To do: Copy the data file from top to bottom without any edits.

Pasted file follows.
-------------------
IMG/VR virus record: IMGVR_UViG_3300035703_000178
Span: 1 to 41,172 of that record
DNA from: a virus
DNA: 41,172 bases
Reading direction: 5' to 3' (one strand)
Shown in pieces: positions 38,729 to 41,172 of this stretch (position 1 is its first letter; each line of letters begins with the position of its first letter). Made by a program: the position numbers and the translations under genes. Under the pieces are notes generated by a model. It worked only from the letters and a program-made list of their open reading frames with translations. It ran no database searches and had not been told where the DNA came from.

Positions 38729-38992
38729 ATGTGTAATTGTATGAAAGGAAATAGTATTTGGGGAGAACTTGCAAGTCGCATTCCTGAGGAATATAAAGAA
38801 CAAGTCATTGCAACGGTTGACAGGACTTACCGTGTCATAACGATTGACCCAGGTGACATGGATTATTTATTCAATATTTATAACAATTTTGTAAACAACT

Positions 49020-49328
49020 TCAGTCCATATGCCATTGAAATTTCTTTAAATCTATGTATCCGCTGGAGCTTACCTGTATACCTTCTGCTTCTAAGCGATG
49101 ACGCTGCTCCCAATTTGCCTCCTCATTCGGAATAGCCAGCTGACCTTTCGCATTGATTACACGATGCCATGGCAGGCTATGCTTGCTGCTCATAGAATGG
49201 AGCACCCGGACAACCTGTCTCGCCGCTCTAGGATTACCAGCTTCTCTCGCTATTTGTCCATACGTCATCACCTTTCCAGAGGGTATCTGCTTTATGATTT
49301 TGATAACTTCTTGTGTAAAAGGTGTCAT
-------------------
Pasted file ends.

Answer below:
IMG/VR virus record: IMGVR_UViG_3300035703_000178
Span: 1 to 41,172 of that record
DNA from: a virus
DNA: 41,172 bases
Reading direction: 5' to 3' (one strand)
Shown in pieces: positions 38,729 to 41,172 of this stretch (position 1 is its first letter; each line of letters begins with the position of its first letter). Made by a program: the position numbers and the translations under genes. Under the pieces are notes generated by a model. It worked only from the letters and a program-made list of their open reading frames with translations. It ran no database searches and had not been told where the DNA came from.

Positions 38729-38992
38729 ATGTGTAATTGTATGAAAGGAAATAGTATTTGGGGAGAACTTGCAAGTCGCATTCCTGAGGAATATAAAGAA
38801 CAAGTCATTGCAACGGTTGACAGGACTTACCGTGTCATAACGATTGACCCAGGTGACATGGATTATTTATTCAATATTTATAACAATTTTGTAAACAACT

Positions 49020-49328
49020 TCAGTCCATATGCCATTGAAATTTCTTTAAATCTATGTATCCGCTGGAGCTTACCTGTATACCTTCTGCTTCTAAGCGATG
49101 ACGCTGCTCCCAATTTGCCTCCTCATTCGGAATAGCCAGCTGACCTTTCGCATTGATTACACGATGCCATGGCAGGCTATGCTTGCTGCTCATAGAATGG
49201 AGCACCCGGACAACCTGTCTCGCCGCTCTAGGATTACCAGCTTCTCTCGCTATTTGTCCATACGTCATCACCTTTCCAGAGGGTATCTGCTTTATGATTT
49301 TGATAACTTCTTGTGTAAAAGGTGTCAT